Farming for a living sure isn’t for the feint hearted, it can be a real challenge working with nature. There’s not getting enough rain, or getting too much rain, then there’s frost, hail, heat waves, damaging winds, insects, birds and animals to contend with, as well as subtle, un-pin-downable clusterfunks of all of the above. As if that weren’t enough there’s learning how to run a business, which many farmers learn on the fly, branding, pricing, budgets, wages, and on it goes.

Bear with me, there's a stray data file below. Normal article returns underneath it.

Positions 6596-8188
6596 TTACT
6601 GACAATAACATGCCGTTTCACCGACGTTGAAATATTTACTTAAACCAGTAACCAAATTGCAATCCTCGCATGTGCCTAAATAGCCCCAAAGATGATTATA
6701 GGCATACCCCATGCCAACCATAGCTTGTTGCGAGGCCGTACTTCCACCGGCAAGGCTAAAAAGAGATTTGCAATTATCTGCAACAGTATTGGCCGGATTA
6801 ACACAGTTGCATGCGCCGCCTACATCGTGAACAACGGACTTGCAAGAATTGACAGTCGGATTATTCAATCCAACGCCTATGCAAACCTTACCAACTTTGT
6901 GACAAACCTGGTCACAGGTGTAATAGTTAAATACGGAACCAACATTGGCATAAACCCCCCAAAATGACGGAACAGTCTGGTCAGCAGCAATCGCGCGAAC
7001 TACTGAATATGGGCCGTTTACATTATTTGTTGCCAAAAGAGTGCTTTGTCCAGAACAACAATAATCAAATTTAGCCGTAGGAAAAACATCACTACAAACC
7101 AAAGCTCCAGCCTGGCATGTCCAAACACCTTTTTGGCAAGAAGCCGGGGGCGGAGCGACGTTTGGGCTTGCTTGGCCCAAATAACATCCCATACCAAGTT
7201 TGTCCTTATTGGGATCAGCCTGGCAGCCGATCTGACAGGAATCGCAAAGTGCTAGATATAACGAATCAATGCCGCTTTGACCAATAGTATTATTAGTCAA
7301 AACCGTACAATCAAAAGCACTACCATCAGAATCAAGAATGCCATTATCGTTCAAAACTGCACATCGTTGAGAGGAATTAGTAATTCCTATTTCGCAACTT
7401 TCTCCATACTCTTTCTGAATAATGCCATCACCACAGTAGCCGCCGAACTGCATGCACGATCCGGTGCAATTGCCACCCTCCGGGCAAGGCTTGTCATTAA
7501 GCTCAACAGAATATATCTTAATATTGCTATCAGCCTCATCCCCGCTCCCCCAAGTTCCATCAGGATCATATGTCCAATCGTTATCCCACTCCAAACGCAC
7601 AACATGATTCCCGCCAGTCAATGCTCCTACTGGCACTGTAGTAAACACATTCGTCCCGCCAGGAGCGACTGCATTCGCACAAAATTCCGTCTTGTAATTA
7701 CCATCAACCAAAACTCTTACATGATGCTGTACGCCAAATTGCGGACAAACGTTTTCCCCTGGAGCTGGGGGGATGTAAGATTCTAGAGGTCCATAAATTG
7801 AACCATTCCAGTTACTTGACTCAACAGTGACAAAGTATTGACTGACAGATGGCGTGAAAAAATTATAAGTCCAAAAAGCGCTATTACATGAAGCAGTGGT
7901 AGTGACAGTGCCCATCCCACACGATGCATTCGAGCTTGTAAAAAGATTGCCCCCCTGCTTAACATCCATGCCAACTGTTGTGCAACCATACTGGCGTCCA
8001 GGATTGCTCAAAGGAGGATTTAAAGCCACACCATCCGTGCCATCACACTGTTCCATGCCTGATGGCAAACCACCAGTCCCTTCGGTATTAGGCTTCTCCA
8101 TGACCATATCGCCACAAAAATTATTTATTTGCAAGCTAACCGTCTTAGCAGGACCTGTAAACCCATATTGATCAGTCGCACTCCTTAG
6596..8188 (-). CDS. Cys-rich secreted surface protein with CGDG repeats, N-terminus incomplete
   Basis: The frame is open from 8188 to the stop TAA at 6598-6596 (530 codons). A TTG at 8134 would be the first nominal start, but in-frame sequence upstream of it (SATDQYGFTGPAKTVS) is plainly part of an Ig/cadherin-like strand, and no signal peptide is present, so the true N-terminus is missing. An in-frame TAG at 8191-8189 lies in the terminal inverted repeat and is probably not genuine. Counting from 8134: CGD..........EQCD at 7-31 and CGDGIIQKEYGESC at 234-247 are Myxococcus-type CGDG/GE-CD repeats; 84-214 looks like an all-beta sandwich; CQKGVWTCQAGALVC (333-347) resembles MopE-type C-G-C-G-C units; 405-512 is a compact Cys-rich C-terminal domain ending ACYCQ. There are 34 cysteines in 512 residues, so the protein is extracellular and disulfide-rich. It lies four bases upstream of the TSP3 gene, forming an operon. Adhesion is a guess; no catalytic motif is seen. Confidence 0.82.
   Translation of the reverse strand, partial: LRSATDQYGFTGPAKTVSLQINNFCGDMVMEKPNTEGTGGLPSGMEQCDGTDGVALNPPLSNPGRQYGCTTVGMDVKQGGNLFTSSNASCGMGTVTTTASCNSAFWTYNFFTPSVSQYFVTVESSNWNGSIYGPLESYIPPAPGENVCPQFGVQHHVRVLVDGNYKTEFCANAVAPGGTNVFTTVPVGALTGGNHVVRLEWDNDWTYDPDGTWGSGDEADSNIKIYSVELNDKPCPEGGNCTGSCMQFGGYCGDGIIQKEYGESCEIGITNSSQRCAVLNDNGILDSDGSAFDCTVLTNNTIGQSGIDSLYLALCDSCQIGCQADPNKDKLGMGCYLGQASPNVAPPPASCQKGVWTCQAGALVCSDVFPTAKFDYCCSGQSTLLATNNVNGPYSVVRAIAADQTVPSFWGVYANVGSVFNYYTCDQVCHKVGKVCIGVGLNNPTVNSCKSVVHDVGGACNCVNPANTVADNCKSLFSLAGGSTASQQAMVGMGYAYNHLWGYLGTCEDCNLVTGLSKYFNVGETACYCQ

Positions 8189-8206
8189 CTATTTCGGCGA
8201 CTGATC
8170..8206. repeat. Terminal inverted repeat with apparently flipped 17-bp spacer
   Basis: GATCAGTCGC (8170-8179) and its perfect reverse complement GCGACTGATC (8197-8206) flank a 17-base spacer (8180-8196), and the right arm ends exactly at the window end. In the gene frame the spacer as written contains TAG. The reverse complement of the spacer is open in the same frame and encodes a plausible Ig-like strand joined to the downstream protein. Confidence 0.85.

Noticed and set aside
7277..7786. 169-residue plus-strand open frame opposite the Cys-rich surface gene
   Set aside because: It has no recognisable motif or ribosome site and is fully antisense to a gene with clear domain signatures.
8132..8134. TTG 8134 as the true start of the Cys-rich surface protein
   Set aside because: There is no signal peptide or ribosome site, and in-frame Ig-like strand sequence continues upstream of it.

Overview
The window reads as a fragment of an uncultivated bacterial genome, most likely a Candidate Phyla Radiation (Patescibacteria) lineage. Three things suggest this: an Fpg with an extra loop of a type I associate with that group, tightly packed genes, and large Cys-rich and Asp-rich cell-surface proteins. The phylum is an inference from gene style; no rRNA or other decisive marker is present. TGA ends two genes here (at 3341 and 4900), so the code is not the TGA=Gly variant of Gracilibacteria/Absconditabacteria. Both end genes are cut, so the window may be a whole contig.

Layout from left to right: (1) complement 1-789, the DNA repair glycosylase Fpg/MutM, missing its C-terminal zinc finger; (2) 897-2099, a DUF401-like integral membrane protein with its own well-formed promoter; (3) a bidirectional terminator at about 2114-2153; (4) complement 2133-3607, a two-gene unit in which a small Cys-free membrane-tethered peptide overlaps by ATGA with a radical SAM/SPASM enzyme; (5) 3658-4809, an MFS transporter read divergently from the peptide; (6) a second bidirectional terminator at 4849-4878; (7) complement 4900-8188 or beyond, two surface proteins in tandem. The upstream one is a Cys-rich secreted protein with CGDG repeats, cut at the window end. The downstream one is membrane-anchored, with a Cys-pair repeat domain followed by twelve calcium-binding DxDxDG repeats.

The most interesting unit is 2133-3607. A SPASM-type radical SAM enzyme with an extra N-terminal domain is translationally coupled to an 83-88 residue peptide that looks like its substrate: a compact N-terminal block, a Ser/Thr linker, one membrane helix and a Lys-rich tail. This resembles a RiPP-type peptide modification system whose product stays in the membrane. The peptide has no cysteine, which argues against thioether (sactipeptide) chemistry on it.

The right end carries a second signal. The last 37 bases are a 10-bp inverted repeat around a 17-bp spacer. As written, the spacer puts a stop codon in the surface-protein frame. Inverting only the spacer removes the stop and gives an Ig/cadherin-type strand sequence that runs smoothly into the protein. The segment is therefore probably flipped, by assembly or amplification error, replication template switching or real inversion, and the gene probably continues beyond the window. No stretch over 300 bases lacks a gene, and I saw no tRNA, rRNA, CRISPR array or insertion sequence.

Farming can also be isolating. There’s no office to go to, and often no co-workers. On a good day this can be bliss, on a bad day it can be extremely demoralising, stuck in your own head with no one to compare notes with. When you’re farming solo, sometimes surviving another day comes down to your ability to solve the latest out-of-the-blue head scratcher with whatever you have on hand (which, let’s face it, is probably some duct tape and three and a half bits of string).